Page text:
The National Jurist has named its top 60 law schools that offer practical training, including a number of Educating Tomorrow’s Lawyers Consortium schools. The rankings were determined by the number of clinic positions per enrollment, the number of field placements or externships per enrollment, the number of simulation courses per enrollment, and additional information about practical training offerings.
Professor Roberto Corrada of the University of Denver Sturm College of Law gives students a comprehensive understanding of administrative law through a unique, simulated experience inspired by the novel Jurassic Park. The course, Administrative Law: Dinosaur Park Simulation, is taught using the paradigm of “what if this actually happened.”
In The Docket, Barbara Mueller discusses the 2nd Annual Educating Tomorrow’s Lawyers Conference as a window into the ongoing discussions of legal education reform that are taking place nationwide. At one session, a panel of law school deans from across the country discussed a number of such approaches that their law schools are undertaking.
In his Voices from the Field interview, Bill Walters, Partner at Heizer Paul and former president of the Colorado Bar Association, suggests that law schools need to expose students to the various career options they have following law school, which extend far beyond the traditional big firm practice of law.
The New York State Bar Association is devoting a segment of its annual meeting to two themes that have emerged with increasing urgency in bar associations around the country: “Educating Tomorrow’s Lawyers” and “Supporting Today’s Lawyers.” I’m here in New York to participate in person, but I just learned that you can tune in at 2:00 pm ET to view the full Presidential Summit, which serves as the centerpiece of the NYSBA’s week-long annual meeting.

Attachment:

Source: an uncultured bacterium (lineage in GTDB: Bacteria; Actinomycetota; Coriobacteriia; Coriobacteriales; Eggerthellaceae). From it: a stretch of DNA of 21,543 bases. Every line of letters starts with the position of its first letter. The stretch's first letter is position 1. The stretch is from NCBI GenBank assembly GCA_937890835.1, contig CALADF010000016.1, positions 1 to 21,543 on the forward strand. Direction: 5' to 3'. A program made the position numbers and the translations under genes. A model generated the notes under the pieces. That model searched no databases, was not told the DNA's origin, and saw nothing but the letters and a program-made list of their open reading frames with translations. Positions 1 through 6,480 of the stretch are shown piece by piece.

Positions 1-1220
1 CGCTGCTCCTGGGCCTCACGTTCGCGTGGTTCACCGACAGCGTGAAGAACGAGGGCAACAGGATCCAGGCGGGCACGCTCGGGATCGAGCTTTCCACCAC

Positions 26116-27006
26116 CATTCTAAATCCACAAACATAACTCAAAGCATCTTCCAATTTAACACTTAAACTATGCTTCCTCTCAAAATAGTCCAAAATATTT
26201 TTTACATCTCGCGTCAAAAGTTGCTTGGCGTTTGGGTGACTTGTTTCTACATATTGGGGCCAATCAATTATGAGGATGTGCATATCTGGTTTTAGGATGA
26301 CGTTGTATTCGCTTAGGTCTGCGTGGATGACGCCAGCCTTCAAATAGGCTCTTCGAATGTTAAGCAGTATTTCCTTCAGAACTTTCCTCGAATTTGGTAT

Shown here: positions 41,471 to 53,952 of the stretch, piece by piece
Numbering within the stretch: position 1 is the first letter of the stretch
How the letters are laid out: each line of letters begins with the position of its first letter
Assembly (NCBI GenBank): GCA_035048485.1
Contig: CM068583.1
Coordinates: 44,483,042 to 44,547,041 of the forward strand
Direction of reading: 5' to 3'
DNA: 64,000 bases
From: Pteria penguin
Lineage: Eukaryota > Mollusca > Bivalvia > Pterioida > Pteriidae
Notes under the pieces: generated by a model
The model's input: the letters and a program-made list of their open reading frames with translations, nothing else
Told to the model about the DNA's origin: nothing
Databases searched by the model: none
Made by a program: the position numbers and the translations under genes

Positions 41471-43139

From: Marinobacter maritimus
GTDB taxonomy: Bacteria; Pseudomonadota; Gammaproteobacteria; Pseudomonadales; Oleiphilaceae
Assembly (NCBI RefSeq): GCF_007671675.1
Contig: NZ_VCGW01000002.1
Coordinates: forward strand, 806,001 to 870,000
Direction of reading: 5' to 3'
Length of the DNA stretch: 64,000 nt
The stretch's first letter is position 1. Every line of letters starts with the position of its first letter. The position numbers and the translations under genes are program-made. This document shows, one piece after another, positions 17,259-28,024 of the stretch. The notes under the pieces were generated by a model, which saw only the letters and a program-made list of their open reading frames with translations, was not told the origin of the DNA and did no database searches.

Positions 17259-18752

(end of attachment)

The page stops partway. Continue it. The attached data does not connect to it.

Dean Rachel Van Cleave of Golden Gate University School of Law recently published an article discussing the optimism of current law students and the responsibility of law schools to “have the courage to make our students’ success our first priority.” She advocates for law schools to commit to their students by providing them an education that matches their enthusiasm.
Professor Steven Friedland of Elon University School of Law uses a problem-based teaching method to guide his required, upper-level Evidence Law course. Drawing upon his trial experience as a prosecutor, Friedland’s course is conducted as a form of “applied trial advocacy,” as opposed to the more traditional “case review” method. The full Evidence Law course portfolio is now available online.
In his Voices from the Field interview, John Walsh, U.S. Attorney for the District of Colorado, encourages legal education reformers to consider new strategies to help teach students more than just legal analysis and case reading, so that they have a better idea of what to expect when they walk into a courtroom as new attorneys.